Suzuki Tries To Stay Ahead Of Indian Market
Suzuki is to India what Volkswagen was to China. Earliest foreign entry into a huge an untapped car market. Like Volkswagen in China, Suzuki built a dominant position in India early on. Suzuki owns half of the Indian market. Unlike Volkswagen, two-thirds of Suzuki’s operating profit is estimated to come from India. Volkswagen lost their commanding share of China (and made it up with volume) when the market exploded, attracted competition, and overwhelmed VW’s capacities. A mistake Suzuki seeks to avoid.
Currently capacity-constrained Suzuki will build a third auto assembly plant in Manesar, near New Delhi, reports The Nikkei [sub]. The plant will have an annual capacity of 250,000 vehicles, bringing Suzuki’s annual production capacity in India to 1.7m units. That’s more than the 1.43m units whole India bought in 2009, but you need to stay ahead of the curve.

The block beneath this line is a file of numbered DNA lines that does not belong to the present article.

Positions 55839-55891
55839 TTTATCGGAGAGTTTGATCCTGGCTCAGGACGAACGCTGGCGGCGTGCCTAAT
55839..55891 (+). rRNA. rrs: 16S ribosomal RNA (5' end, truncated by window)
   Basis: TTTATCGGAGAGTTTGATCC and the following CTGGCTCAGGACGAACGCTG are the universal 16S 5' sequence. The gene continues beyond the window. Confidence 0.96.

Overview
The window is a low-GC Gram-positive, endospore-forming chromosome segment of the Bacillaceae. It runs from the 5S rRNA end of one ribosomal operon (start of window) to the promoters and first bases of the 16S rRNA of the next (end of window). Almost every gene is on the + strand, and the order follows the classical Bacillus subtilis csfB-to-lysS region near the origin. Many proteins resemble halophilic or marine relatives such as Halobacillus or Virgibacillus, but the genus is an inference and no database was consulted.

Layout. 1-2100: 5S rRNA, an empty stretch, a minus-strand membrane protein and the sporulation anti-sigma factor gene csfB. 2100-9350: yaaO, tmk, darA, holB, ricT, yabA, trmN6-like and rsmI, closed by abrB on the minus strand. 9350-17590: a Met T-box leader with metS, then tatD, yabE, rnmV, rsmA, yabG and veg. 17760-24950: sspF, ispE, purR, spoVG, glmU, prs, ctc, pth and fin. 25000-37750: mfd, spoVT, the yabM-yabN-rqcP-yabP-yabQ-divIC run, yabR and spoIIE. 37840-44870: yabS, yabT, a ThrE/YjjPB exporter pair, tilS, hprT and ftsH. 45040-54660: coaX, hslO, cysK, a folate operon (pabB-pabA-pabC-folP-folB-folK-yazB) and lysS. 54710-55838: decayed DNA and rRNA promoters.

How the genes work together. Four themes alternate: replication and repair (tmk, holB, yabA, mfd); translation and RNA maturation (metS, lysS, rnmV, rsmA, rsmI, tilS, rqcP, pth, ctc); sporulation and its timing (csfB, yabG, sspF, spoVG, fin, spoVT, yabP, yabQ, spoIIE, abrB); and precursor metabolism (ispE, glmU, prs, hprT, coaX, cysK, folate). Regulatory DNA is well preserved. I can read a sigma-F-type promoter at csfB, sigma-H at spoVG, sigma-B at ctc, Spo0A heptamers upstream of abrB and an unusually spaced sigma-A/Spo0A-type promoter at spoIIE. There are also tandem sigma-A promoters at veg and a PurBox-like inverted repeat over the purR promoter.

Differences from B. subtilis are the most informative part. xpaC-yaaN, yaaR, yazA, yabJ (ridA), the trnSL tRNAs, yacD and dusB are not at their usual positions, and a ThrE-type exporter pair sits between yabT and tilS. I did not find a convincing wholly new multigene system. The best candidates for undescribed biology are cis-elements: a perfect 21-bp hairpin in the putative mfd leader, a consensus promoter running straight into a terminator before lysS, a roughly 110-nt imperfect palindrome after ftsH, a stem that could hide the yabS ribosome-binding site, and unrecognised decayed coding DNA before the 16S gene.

Suzuki is currently building a 250,000 unit, set to start production in spring 2012, but that won’t be enough when it’s ready. The Indian car market grew 18.7 percent in 2009, when other markets collapsed. According to the Nikkei, the market is currently growing at a rate of around 30 percent a month. In August alone, Suzuki sold a record 105,000 vehicles in India.
How can Suzuki be capacity constrained when they already have greater capacity than the total market? The math doesn't add up.
I enjoy working and living in India, once the Rubik's Cube of government, banking, society and general business is sorted, it is better than Communist China. But not as good as Thailand.